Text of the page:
Sense Code: 0x25 Qual 0x00 (logical unit not supported) Fru 0x0
	      Sense flags: Blk 0 (not valid)
	      cmd finished after 0.002s timeout 40s

       The  first  line	 gives information about the transport of the command.
       The text after the first colon gives the error text for the system call
       from  the  view	of  the	 kernel. It usually is: I/O error unless other
       problems happen. The next words contain a  short	 description  for  the
       SCSI  command  that fails. The rest of the line tells you if there were
       any problems for the transport of the command over the SCSI bus.	 fatal
       error  means that it was not possible to transport the command (i.e. no
       device present at the requested SCSI address).

       The second line prints the SCSI command descriptor block for the failed
       command.

       The  third  line	 gives information on the SCSI status code returned by
       the command, if the transport of the command succeeds.  This  is	 error
       information from the SCSI device.

       The fourth line is a hex dump of the auto request sense information for
       the command.

       The fifth line is the error text for the sense key if  available,  fol‐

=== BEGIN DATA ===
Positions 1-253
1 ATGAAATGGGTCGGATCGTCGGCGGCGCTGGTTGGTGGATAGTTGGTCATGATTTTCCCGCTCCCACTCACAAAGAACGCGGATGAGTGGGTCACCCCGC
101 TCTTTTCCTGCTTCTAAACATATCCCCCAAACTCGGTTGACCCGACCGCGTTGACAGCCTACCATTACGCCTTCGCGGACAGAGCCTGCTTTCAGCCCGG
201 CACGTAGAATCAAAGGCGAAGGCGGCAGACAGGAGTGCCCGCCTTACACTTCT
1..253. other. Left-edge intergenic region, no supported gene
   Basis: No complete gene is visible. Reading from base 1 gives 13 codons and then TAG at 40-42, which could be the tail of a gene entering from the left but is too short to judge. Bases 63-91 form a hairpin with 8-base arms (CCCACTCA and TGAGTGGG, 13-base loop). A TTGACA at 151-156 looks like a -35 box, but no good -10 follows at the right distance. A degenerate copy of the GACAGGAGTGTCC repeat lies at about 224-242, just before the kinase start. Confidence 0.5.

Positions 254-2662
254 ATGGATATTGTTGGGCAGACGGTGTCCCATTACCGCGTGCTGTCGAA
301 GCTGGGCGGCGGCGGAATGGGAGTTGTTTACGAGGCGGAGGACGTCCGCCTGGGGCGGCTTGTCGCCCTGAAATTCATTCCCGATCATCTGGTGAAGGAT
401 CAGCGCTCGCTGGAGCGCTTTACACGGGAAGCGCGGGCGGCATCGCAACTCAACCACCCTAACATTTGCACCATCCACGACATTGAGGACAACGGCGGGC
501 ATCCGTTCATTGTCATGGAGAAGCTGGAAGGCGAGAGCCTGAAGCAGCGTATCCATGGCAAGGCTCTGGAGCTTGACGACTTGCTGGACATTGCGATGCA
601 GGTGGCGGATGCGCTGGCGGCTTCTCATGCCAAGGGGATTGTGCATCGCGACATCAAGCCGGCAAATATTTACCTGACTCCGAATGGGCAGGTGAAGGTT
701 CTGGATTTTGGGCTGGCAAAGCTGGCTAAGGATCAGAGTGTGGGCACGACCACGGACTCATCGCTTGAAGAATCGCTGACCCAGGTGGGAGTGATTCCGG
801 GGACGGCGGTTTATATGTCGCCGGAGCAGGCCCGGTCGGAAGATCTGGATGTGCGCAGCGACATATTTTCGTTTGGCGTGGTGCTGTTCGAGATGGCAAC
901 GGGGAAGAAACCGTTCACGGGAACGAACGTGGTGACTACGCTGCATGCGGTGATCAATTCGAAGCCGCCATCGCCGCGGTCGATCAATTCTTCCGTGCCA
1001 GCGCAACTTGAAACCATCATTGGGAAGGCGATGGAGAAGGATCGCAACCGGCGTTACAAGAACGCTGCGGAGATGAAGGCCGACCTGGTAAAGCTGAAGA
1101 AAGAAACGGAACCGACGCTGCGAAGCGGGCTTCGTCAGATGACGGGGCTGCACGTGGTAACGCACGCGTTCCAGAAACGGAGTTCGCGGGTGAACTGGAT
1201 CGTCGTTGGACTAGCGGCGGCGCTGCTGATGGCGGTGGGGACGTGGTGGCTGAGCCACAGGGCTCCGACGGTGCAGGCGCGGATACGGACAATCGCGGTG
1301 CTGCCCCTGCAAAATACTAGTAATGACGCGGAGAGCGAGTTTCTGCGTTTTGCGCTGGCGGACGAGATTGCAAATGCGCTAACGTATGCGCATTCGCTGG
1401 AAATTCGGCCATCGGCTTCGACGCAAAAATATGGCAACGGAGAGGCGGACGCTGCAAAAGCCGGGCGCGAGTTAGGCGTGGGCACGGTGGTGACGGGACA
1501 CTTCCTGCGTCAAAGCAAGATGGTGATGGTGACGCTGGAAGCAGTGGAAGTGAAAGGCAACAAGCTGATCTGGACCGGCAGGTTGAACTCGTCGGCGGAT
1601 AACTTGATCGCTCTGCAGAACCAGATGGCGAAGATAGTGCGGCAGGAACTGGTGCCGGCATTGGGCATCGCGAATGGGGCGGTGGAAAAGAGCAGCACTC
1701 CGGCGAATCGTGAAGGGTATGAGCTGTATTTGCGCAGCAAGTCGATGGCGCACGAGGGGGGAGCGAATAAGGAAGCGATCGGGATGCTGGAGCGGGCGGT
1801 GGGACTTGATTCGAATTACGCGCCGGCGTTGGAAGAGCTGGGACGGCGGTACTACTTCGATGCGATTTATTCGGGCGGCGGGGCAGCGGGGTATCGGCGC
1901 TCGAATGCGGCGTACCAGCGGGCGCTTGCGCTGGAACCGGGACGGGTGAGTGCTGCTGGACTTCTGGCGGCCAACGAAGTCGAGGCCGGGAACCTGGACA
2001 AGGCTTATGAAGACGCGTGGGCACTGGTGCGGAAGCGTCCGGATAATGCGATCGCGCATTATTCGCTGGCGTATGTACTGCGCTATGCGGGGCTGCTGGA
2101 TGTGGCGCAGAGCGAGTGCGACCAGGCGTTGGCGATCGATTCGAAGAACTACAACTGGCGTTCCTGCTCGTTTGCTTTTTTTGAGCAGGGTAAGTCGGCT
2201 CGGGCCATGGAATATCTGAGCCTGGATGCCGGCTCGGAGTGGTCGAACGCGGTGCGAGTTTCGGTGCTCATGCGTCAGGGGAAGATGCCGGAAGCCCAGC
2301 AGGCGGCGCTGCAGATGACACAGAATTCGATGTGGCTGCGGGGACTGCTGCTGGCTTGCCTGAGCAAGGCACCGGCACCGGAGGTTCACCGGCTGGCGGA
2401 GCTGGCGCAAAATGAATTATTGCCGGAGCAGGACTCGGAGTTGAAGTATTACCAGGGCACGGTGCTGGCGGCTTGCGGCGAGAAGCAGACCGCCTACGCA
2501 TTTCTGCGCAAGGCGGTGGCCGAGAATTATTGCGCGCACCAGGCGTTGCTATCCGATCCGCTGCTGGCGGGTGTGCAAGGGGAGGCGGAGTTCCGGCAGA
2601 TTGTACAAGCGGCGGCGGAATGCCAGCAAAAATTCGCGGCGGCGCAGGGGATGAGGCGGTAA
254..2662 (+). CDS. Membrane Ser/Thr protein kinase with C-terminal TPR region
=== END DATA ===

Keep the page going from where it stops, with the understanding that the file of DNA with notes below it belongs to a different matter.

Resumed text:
lowed  by  the  segment	number that is only valid if the command was a
       copy command. If the error message is not directly related to the  cur‐
       rent command, the text deferred error is appended.

       The sixth line is the error text for the sense code and the sense qual‐
       ifier if available.  If the type of the device is known, the sense data
       is  decoded  from  tables  in scsierrs.c .  The text is followed by the
       error value for a field replaceable unit.

       The seventh line prints the block number that is related to the	failed
       command	and  text for several error flags. The block number may not be
       valid.

       The eight line reports the timeout set up for this command and the time
       that the command really needed to complete.

BUGS
AUTHOR
       Joerg Schilling
       Seestr. 110
       D-13353 Berlin
       Germany

       Additional information can be found on:
       http://www.fokus.fhg.de/usr/schilling/cdrecord.html

       If you have support questions, send them to:

       cdrecord-support@berlios.de
       or other-cdwrite@lists.debian.org

       If you have definitely found a bug, send a mail to:

       cdrecord-developers@berlios.de
       or schilling@fokus.fhg.de

       To subscribe, use:

       http://lists.berlios.de/mailman/listinfo/cdrecord-developers
       or http://lists.berlios.de/mailman/listinfo/cdrecord-support

Joerg Schilling			   06/02/08			  BTCFLASH(1L)